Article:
Tuesday, April 13, 2010

The Wet Ocean

wet o·cean [wet oh-shuhn]

– adjective/noun
1. toddler description of the toilet water and how it felt when he touched it

Origin: 2009 Owen


After a recent conversation with a friend about potty training, I was inspired to share how we go about the seemingly dreaded task at our house.  What is it about teaching children these necessary bathroom skills that strikes fear in our hearts?  Alas, after leading three children in the way of the potty, it does not seem so scary anymore.  A big task, to be sure, but nothing worth fretting over!

Our number one motto is, "Wait until they are ready!"  There is a lot of pressure to train early and while that may work for some, we've found that a few extra months in diapers saves tears and frustration for all involved.  Our boys trained around age three and Maddie was not quite two-and-a-half.  How do we know they are ready?  There are many ways to know and each child is different, but we looked for dry diapers most mornings, the child's awareness of bodily functions (hiding in the corner to poop, for example!), and their ability to climb onto the potty without lots of assistance.  Readiness doesn't always mean an obvious interest in the bathroom or toilet, but it does mean a definite ability to handle the task.  Potty training to us means training our children, not training ourselves.

Once a child is ready-- really ready-- to potty train, the process is fairly simple.  As soon as the child wakes up, we take them to the bathroom and change them into underwear.  We do not use Pull-ups or training underwear.  We transition directly into underwear.  Throughout the day, we remind them to use the potty about once an hour.  Sometimes they are able to go, sometimes they aren't, but we make sure there are ample opportunities to try and less chance for mess! Any time they are sucessful, we reward them with one small candy (an M&M or chocolate chip).  Pooping earns two candies.  Day One usually brings multiple accidents as the child is realizing how to follow body cues. We try to treat the accidents casually and keep on the schedule of taking the child to the bathroom a regular intervals.  Each day gets easier and before the week is over, we have a mostly-trained child.  When training is complete, the candy treats end.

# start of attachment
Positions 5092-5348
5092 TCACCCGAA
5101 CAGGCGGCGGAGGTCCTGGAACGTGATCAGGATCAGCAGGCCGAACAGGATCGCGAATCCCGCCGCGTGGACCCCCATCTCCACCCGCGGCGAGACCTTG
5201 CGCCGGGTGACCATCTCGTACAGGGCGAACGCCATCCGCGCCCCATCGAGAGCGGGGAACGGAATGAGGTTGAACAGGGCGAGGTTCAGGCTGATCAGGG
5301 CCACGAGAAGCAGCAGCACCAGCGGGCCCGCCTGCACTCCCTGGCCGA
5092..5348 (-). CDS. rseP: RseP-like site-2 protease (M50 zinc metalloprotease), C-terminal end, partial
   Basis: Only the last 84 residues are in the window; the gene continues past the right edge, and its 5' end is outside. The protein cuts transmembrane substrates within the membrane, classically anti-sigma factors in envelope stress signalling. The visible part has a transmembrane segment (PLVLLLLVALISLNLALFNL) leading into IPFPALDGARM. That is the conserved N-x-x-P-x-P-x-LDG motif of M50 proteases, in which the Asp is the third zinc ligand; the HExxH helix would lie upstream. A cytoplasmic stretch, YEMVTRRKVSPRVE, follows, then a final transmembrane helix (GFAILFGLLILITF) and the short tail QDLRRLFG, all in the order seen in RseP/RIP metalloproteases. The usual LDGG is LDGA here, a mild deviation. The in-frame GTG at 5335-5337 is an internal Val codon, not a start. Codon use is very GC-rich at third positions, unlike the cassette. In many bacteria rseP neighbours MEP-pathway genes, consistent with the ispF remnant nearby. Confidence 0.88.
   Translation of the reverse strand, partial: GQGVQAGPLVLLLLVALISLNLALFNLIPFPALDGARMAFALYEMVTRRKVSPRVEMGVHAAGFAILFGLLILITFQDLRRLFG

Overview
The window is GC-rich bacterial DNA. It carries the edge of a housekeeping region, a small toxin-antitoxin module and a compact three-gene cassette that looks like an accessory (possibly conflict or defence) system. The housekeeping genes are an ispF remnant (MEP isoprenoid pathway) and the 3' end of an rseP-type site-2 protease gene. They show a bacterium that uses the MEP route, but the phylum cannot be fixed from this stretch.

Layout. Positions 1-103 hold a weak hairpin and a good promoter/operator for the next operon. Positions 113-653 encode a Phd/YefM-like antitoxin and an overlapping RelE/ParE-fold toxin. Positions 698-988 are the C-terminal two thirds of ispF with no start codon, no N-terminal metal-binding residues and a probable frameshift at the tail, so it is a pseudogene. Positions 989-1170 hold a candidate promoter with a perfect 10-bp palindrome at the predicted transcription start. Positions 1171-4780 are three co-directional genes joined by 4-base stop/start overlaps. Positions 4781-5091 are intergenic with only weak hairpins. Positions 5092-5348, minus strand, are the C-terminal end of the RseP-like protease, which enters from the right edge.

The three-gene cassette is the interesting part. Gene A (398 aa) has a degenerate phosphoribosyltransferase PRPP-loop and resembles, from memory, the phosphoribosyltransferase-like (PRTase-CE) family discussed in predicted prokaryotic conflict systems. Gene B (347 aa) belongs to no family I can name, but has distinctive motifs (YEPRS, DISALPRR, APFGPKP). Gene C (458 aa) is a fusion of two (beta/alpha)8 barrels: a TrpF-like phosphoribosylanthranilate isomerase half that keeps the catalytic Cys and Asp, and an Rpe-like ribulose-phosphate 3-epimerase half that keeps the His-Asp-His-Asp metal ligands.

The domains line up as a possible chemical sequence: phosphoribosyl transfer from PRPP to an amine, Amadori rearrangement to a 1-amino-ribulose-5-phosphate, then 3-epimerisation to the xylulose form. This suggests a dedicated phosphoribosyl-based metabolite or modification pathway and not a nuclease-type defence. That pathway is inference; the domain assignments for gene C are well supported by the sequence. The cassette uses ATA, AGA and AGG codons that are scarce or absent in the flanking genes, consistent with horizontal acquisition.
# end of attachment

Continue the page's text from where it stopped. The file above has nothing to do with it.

When Gavin (our first) was training, we used a traditional toddler potty chair.  It was convenient, but we found that then we had to had to then take time to transition him to the adult toilet.  Plus we met with hesitation from him when he needed to use a public restroom.  With Maddie and Owen, we chose to train on the adult toilet with the aid of a child-sized potty seat.

During this time of intense training we do several things. 
  1. We stay home as much as possible.  If we leave the house, we have to switch back to diapers and this sends mixed messages.  We prefer to keep the underwear on all day.
  2. After a day or two, we keep underwear on the child during naps.  When they are training, we have found that they are ultra-aware of needing to use the bathroom and usually stay dry during a moderate time of sleep.
  3. We begin night-training simultaneously.  (cue scary music)


  1. We're *mostly* day-trained here, so I'm anxiously awaiting your next post! I'll add that new big-girl panties were a HUGE incentive for my Maddie. She loves wearing them, but she understands that means she has to use the big-girl potty!

  2. LOVE IT!!! Wish I had read this before Bubbie!!!

  3. I agree on the no pull ups or training pants.i think its easier for them to remember when they can feel an obvious lack of bulk on their bottoms:)

  4. Your method of potty training is pretty much exactly what we have done. And it WORKS!! Both my boys trained at 3 {I had some pressure to start earlier, but resisted} and they got it {through the night and all} in about a week or so. Granted, accidents occur, but sooooo much better than those prolonged weeks and weeks and weeks {or longer!} that I see other moms put in with the Pull Ups.


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